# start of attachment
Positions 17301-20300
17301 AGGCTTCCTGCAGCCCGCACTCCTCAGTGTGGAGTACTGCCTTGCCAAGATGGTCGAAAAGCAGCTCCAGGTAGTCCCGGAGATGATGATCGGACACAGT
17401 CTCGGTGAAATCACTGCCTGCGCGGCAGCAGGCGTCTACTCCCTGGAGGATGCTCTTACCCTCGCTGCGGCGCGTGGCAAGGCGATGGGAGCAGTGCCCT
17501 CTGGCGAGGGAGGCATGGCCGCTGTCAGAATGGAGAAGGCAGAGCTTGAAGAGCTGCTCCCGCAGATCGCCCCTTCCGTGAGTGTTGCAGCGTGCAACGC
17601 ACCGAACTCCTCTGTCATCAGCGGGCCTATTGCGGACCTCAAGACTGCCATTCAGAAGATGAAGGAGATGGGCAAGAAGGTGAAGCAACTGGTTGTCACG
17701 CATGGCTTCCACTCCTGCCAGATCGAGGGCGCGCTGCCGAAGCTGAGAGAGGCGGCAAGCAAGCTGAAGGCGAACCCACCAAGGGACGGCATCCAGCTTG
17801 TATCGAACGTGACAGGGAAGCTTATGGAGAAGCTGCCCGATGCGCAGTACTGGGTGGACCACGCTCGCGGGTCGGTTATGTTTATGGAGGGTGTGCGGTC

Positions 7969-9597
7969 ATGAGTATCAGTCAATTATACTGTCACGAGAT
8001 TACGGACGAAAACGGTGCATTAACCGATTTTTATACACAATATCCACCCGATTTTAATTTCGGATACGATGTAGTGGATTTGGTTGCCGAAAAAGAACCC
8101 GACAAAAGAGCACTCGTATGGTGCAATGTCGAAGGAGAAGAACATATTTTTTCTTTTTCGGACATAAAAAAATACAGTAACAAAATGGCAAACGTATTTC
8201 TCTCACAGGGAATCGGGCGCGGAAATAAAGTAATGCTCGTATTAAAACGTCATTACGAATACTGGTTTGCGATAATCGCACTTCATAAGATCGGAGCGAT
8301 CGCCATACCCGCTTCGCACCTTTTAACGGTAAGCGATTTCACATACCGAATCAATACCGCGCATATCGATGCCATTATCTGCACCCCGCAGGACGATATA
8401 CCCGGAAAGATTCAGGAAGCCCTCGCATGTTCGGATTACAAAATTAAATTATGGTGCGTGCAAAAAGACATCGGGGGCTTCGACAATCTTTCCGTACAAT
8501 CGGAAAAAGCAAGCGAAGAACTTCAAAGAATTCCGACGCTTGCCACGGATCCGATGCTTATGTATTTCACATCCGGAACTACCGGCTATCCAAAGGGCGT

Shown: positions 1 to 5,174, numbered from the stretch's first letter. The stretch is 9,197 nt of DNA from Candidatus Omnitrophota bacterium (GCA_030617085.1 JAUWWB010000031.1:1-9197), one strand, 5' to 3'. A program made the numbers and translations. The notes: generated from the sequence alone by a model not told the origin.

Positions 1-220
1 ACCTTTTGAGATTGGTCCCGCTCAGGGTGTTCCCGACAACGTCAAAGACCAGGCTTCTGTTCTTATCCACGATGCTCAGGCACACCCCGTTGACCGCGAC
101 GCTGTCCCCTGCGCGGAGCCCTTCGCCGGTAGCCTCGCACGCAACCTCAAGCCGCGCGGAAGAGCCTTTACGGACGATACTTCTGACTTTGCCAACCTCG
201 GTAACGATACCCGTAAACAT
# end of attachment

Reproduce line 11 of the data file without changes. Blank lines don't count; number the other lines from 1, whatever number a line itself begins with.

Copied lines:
8101 GACAAAAGAGCACTCGTATGGTGCAATGTCGAAGGAGAAGAACATATTTTTTCTTTTTCGGACATAAAAAAATACAGTAACAAAATGGCAAACGTATTTC